Eskerrik asko azaltzearentzat.
(eta eskerrik asko zuri interesa hartzeagatik
Well, I think I will need several entries to answer... you have something like a magical gift to notice precisely the most delicate details of the language!
In principle, in norekiKO the KO particle is exactly like the KO in ahozKO. It transforms adverbs into nouns:
Mikelek jarrera zakarra dauka nirekin ari denean.
(Mikel has a rough "Einstellung" when he speaks with me)
Mikelen NirekiKO jarrera zakar samara da.
(Mikel´s "Einstellung" towards me is rather rough).
But actually that is not the way the case Norekiko is normally used. The actual use has evolved from the idea above to express itself the idea of "Einstellung jemandem gegenüber" (I`ll thank you if you have an english translation for this expression... "position towards someone", perhaps?). And in an adverbial way. The real sentence you would actually hear is:
Mikelek jarrera zakarra dauka nirekiko
It´s difficult, as I said it is a little detail (but precissely because of that I find it beautiful).
Soziatibo berdeklinatua? Well, I`m not so good with formal grammar jargon. However in this case the ber- in berdeklinatua means "again" (like in "berriz" -again-, which I guess comes from "berri" -new, anew-). It is not the ber- from "bera" meaning same/only. So: "berdeklinatua" is "twice declinsed". Upon the declension "Norekin" you add the ending "-ko". And in this particular case, the result is something more than the addition of the two cases...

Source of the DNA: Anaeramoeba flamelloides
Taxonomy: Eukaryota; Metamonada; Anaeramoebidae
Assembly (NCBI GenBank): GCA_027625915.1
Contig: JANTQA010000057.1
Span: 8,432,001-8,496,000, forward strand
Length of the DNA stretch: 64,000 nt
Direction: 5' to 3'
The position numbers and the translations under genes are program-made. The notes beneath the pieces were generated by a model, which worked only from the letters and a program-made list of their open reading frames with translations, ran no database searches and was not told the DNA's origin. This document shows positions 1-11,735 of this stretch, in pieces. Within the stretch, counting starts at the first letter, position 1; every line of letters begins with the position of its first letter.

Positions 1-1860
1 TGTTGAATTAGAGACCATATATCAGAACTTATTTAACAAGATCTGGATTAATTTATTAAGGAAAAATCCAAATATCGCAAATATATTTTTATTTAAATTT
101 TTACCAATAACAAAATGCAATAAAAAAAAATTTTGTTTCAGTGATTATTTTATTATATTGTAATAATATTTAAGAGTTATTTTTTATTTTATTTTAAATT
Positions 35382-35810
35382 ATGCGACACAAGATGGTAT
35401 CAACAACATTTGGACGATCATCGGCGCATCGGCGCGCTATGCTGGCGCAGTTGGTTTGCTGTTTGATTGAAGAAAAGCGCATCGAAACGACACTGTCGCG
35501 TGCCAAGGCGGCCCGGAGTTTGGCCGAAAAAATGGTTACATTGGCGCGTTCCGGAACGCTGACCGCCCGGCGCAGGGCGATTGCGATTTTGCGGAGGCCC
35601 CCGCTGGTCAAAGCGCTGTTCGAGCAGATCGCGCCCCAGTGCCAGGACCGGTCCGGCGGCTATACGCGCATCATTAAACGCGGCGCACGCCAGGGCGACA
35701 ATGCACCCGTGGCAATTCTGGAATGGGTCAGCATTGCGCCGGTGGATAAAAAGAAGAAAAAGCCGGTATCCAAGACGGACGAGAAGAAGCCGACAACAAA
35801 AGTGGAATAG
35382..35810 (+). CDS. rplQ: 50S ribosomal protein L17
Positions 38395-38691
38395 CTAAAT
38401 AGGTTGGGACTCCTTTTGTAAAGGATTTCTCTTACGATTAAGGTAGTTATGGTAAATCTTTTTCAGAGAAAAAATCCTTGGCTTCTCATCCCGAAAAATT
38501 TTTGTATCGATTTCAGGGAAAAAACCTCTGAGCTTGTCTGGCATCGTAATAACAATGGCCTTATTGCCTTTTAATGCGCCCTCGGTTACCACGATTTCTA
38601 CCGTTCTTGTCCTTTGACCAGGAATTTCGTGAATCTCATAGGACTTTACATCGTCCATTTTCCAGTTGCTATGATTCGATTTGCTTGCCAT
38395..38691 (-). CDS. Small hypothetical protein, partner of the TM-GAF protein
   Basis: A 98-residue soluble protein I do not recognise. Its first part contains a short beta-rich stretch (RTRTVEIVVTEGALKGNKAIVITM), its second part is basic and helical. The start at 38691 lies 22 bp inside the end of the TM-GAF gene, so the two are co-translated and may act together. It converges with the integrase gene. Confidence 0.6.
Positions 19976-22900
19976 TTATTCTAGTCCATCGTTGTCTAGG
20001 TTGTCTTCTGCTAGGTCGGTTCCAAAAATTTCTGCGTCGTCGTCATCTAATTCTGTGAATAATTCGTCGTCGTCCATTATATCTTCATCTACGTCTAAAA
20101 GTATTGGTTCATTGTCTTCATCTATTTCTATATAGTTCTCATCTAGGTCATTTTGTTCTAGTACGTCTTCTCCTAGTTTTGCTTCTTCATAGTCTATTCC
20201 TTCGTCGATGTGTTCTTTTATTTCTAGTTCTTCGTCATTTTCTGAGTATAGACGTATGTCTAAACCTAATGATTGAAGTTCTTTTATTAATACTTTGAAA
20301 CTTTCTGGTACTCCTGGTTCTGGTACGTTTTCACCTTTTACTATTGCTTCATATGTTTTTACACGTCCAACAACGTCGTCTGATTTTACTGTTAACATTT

norentzako and norainoko are easier. In these cases, ko is just converting an adverb into a noun
Ilea gerriraino heltzen zaio
Her hair growns down to her waist.
Hair up to the waist.
Opari hau zuretzat da
This present is for you
Zuretzako oparia auntz batek jan du. Sentitzn dut.
A goat ate the present intended for you. Sorry.
"Zerik" is never used as word in a normal conversation, I guess "zerik" is just grammar jargon used to give an interrogative adverb to the partitive case, just to paralelize the nomenclature ("Non" for the locative, "Nor" for the nominative, etc). But no one would ask
-[s]Zerik[/s] ez dago?
-Ogirik ez dago
"what is not here?"
"There is no bread"
Ogirik is a correct, normal use of the partitive, but [s]Zerik[/s] is not...
Now, for the Hurbila, Jokagabea and Jokatua, I think I know what it is, but I do not want to risk giving wrong information. Can you find me an example of those declensions?